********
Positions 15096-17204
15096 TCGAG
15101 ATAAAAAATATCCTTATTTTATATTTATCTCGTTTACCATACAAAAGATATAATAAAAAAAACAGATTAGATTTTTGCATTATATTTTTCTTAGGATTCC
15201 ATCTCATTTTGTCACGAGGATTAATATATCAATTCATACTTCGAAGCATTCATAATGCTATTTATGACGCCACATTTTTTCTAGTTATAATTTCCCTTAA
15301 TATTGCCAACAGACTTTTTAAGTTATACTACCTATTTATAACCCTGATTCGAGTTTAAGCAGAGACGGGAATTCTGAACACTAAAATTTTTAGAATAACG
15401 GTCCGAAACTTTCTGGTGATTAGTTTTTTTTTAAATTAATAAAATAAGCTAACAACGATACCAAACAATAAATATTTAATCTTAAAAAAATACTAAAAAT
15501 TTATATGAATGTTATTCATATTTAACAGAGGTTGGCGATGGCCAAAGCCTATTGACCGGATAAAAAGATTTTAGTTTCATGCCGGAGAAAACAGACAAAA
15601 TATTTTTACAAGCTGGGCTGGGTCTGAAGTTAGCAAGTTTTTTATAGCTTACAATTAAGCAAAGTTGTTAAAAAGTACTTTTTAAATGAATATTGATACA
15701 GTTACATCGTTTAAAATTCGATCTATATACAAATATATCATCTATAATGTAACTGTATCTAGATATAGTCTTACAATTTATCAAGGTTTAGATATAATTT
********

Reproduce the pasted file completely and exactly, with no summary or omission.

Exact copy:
Positions 15096-17204
15096 TCGAG
15101 ATAAAAAATATCCTTATTTTATATTTATCTCGTTTACCATACAAAAGATATAATAAAAAAAACAGATTAGATTTTTGCATTATATTTTTCTTAGGATTCC
15201 ATCTCATTTTGTCACGAGGATTAATATATCAATTCATACTTCGAAGCATTCATAATGCTATTTATGACGCCACATTTTTTCTAGTTATAATTTCCCTTAA
15301 TATTGCCAACAGACTTTTTAAGTTATACTACCTATTTATAACCCTGATTCGAGTTTAAGCAGAGACGGGAATTCTGAACACTAAAATTTTTAGAATAACG
15401 GTCCGAAACTTTCTGGTGATTAGTTTTTTTTTAAATTAATAAAATAAGCTAACAACGATACCAAACAATAAATATTTAATCTTAAAAAAATACTAAAAAT
15501 TTATATGAATGTTATTCATATTTAACAGAGGTTGGCGATGGCCAAAGCCTATTGACCGGATAAAAAGATTTTAGTTTCATGCCGGAGAAAACAGACAAAA
15601 TATTTTTACAAGCTGGGCTGGGTCTGAAGTTAGCAAGTTTTTTATAGCTTACAATTAAGCAAAGTTGTTAAAAAGTACTTTTTAAATGAATATTGATACA
15701 GTTACATCGTTTAAAATTCGATCTATATACAAATATATCATCTATAATGTAACTGTATCTAGATATAGTCTTACAATTTATCAAGGTTTAGATATAATTT